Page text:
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New Solar Panel Technology Gaining Momentum 181

Posted by kdawson
from the turn-toward-the-light dept.
jessiej writes, "Even though copper indium gallium selenide (CIGS), a newer type of solar panel, is less efficient than its silicon counterpart, millions are being invested in manufacturing. From the article: 'CIGS panels use far less raw material than silicon solar panels and the factories themselves cost less to build,' $25 million compared to $230 million in one example. These types of panels could even be made into a t-shirt logo."
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New Solar Panel Technology Gaining Momentum

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  • Re:Silicon shortage? (Score:4, Informative)

    by Zarniwoop_Editor (791568) on Sunday October 29, 2006 @07:10AM (#16630972) Homepage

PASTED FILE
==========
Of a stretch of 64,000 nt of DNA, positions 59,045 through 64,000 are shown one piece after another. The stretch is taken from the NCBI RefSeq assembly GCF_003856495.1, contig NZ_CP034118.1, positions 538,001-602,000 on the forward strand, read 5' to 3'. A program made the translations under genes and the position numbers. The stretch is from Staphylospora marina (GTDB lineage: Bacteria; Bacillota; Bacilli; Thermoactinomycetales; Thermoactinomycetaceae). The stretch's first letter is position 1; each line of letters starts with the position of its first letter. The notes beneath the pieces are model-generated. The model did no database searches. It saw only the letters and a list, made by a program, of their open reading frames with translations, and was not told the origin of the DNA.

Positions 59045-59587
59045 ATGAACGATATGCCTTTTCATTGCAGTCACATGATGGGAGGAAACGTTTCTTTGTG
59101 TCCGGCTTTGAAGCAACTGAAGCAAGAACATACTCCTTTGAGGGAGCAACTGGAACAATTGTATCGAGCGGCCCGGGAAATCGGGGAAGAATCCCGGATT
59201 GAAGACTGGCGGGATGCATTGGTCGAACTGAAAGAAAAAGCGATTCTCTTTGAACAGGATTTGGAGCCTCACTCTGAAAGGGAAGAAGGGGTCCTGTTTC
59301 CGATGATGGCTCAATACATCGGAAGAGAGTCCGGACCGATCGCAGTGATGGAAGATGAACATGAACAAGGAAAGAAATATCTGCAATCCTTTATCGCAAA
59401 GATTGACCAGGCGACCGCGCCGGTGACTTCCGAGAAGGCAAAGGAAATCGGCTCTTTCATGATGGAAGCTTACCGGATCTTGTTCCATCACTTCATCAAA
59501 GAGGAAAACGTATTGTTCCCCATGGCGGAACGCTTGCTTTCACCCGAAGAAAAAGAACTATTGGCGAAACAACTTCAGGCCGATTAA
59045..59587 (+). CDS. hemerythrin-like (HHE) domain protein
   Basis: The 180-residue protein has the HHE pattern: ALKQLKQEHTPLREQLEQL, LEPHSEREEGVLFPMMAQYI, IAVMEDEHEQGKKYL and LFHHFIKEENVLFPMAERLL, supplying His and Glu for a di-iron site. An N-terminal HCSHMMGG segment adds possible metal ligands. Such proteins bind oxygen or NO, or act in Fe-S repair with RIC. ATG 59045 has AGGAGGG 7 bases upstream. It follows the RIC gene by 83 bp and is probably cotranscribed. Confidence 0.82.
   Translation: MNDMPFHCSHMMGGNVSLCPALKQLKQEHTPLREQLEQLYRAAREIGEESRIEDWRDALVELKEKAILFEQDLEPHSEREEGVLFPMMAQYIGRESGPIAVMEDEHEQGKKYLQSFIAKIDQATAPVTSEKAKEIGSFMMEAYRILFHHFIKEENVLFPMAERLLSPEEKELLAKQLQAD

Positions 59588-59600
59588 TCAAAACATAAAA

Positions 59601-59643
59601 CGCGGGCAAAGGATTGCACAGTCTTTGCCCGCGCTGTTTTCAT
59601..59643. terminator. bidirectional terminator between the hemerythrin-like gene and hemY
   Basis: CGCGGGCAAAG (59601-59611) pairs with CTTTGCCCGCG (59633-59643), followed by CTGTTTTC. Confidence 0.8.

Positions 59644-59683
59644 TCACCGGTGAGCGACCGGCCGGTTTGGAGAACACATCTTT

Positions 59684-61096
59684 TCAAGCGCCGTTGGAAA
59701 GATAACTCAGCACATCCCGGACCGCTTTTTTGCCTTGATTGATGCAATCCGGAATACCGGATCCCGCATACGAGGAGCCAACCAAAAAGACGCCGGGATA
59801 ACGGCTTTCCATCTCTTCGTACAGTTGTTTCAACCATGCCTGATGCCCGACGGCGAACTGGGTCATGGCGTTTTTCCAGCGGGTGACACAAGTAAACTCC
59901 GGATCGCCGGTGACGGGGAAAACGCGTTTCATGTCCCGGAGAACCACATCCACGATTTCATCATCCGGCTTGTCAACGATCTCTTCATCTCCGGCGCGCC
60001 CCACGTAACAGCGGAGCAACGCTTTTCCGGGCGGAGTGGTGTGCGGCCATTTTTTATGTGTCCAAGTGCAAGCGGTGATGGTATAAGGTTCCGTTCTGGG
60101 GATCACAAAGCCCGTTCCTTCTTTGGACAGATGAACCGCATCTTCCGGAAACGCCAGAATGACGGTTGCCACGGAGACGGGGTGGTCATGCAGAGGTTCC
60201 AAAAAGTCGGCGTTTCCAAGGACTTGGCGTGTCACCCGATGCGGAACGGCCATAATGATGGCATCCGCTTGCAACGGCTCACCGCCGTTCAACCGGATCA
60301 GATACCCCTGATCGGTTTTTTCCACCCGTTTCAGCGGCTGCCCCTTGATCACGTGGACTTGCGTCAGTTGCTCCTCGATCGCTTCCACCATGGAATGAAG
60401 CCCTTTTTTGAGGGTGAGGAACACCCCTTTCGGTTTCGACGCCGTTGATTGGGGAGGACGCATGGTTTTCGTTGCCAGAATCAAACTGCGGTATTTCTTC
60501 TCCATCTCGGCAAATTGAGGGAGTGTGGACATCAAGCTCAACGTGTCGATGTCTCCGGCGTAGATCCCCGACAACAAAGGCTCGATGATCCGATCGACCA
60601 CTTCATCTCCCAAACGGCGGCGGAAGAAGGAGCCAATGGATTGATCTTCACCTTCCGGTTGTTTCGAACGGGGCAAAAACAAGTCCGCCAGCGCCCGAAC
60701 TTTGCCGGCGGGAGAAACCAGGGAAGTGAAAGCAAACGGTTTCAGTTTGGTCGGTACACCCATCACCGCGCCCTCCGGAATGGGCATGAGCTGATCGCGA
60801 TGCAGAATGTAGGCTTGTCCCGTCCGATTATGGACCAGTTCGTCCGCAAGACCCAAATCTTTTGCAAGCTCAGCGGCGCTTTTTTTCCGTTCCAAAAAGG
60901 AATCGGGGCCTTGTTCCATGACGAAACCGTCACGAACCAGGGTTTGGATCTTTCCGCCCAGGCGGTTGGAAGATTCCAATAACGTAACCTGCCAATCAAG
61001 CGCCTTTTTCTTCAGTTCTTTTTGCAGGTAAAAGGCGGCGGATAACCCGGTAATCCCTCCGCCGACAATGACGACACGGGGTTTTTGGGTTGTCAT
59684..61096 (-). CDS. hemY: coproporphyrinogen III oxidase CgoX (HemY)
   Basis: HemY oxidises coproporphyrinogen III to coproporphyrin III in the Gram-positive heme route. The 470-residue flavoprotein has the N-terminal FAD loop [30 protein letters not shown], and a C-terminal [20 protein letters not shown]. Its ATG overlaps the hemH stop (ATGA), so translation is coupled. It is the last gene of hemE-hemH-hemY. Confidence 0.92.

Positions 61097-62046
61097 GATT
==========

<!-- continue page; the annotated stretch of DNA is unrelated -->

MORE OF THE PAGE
It is. Unfortunatly, to build solar cells you need crystalline silicon. These crystals have to be carefully grown and are quite expensive to produce.

    There is more info at ... http://www.howstuffworks.com/solar-cell.htm [howstuffworks.com]
  • Indium shortage? (Score:4, Informative)

    by in2mind (988476) on Sunday October 29, 2006 @07:14AM (#16630992) Homepage
    FTA
    Shortages of silicon have crimped sales in the solar industry. Although some analysts have said indium--the "I" in CIGS and a material used in LCD TVs--could be in short supply at some point, executives in the CIGS business have downplayed these concerns. Indium is actually fairly common in the earth, according to Schuyler.


    From Wikipedia: [wikipedia.org]

    The use of indium increases the bandgap of the CIGS layer, gallium is added to replace as much indium as possible due to gallium's relative availability to indium. Approximately 70% of Indium currently produced is used by the flat-screen monitor industry. Some investors in solar technology worry that production of CIGS cells will be limited by the availability of indium.

    Iam not sure about where Wiki got the figure from though.

  • by Anonymous Coward on Sunday October 29, 2006 @07:19AM (#16631008)
    In related news, a Norwegian company promises cheaper high-purity silicon:

    International Herald Tribune: Norway's Orkla group to build new plant to produce high-purity silicon for solar cells [iht.com]